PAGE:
We gave ourselves fifteen minutes to walk from Filbert and Montgomery (más o menos) to Mason and Francisco. We probably should've given ourselves a cushion. As it was, we left five minutes later than planned and boogey'd down the hill. (We boogey much faster than we did back when we first arrived here.)

Correction to my "parking is impossible" comment yesterday. Last night, we noticed a "valet parking" sign, so there's hope for those with cars looking for a place to stash them.

Bruno wasn't there. His nephew was (or a man who claimed to be his nephew). [cue spooky music ... Sal tends toward the "but is he =really= the nephew or is Bruno tied up in the wine cellar?" school of thought.]

"Nephew" was dashing and suave and charming. Quite a hit with the tables. He (the nephew) said he'd sent his uncle home because ...

... because Bruno schmoozes too much and the house was full?

We like to see our local food places successful (so long's we can still find a table). Albona was hopping last night. Multiple tables for four, a table for five, a table for six. Us'ns. Others. The place really isn't that big and I was glad we'd opted for a reservation even though we'd thought, "Thursday? Surely there'll be room for us."

There wouldn't've been time for Bruno to do his thing, the schmoozing, but I missed it. The nephew told us about the tomato soup: blanche the tomatoes, cook with the speck, take the speck out, add the Yukon gold potatoes. Whiz everything up so you wind up with a thick soup without the cream, just with potatoes with thickener. Sure, he had the same soup description down pat, but it wasn't Bruno.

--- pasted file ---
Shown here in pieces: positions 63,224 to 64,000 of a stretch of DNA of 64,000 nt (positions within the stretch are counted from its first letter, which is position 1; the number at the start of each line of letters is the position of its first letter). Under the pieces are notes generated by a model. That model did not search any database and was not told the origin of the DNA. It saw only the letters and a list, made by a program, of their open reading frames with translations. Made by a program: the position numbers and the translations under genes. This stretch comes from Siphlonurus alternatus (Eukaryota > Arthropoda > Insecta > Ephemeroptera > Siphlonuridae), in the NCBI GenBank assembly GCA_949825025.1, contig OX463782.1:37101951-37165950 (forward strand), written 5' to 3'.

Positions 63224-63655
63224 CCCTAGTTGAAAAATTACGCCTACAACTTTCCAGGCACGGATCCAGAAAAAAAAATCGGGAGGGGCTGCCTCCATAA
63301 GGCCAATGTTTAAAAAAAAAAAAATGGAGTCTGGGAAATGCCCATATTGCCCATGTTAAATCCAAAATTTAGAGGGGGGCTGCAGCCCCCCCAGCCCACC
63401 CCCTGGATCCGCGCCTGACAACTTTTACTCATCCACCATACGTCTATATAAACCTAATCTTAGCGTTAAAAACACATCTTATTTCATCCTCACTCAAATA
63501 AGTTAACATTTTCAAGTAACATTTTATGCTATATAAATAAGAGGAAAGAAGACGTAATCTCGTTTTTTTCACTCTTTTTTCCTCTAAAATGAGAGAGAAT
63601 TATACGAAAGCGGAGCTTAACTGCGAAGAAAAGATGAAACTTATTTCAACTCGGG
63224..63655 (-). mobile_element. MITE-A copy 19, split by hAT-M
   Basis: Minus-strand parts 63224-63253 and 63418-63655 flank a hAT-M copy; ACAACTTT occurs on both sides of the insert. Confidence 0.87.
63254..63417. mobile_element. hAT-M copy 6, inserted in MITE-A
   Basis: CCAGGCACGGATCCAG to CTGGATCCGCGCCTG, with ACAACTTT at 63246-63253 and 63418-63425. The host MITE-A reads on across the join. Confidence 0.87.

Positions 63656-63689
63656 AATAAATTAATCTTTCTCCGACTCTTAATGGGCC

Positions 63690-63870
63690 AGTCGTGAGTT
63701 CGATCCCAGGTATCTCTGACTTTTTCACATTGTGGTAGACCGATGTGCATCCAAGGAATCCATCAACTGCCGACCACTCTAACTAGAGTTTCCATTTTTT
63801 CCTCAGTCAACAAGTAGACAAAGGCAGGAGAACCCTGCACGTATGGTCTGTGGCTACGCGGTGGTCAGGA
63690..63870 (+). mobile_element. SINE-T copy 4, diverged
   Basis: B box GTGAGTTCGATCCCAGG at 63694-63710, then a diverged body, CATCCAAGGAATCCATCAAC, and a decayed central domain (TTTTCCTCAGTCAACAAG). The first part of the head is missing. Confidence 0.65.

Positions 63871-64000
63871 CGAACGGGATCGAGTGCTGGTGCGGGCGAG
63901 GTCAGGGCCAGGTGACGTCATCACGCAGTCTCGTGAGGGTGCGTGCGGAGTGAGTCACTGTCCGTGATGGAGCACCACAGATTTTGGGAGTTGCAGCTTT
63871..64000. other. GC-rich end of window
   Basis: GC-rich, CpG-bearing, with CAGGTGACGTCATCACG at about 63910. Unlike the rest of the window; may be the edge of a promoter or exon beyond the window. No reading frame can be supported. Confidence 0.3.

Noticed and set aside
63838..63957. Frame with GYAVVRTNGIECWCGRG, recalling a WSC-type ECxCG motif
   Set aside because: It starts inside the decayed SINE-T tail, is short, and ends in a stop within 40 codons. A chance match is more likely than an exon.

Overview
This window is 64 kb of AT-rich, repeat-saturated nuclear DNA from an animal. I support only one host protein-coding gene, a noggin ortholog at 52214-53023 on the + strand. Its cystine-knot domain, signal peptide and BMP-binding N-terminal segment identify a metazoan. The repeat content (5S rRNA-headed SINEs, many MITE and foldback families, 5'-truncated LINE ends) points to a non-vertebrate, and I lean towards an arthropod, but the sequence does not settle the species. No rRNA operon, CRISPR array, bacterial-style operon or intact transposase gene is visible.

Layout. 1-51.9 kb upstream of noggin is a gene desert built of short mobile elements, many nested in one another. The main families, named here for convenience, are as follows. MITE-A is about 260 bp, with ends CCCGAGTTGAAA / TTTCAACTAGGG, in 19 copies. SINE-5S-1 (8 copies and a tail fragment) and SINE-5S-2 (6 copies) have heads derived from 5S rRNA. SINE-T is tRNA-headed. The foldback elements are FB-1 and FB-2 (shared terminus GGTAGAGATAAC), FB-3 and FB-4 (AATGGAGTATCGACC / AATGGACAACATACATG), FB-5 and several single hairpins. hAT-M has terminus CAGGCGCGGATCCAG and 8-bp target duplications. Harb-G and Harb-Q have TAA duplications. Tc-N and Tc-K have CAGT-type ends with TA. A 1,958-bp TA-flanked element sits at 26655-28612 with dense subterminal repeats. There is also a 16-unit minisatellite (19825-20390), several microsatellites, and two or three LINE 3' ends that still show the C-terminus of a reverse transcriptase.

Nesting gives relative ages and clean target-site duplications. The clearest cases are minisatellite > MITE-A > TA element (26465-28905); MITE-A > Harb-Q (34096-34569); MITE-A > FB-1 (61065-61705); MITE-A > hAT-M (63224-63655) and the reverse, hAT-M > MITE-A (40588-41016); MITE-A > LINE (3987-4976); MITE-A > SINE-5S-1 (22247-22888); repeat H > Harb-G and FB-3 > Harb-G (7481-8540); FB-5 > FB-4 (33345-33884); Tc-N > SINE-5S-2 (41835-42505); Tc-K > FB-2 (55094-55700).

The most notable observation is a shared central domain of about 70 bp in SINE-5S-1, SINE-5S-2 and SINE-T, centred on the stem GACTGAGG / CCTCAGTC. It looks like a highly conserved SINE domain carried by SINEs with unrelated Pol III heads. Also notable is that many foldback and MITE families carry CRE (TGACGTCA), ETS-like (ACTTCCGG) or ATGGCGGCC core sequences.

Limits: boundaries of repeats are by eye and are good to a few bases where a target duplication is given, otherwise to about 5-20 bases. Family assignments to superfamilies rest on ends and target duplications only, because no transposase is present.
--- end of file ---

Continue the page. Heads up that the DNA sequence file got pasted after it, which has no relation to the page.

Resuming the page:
The food, though, was still what we remembered from our last visit.

His nibs had the chifelete, grandma's pan-fried gnocchi with brown sirloin sauce. These gnocchi are puffy and light, not like any gnocchi I've ever had elsewhere.

I asked if they had fresh sardines and could I have the sardele in saor a la veneziana (fillets of fried sardines with glazed onions; marinated with red wine viengar, raisins, pine-nuts). Certainly, the nephew replied. I picked up the sardines this morning. You're lucky. We had no sardines yesterday.

The sardines were cold, which was not what I expected, and were exceptionally yummy. Very.

For entrees, his nibs chose braseola de porco con capuzi garbi e prosuto (pork loin stuffed with prosciutto, sauerkeraut, apples and plums) well... prunes, actually. Very good.

I had the stinco de videl a la triestina (braised veal shank with Burgundy wine and rosemary glaze) with a soft polenta and sauce. Excellent. One thing I really like about Albona is they =always= put a plate and spoon at each place so you can share your food with the person you're dining with instead of, as we usually do, scooping things up on forks and hoping the bits don't fall on the tablecloth while you're passing them back and forth.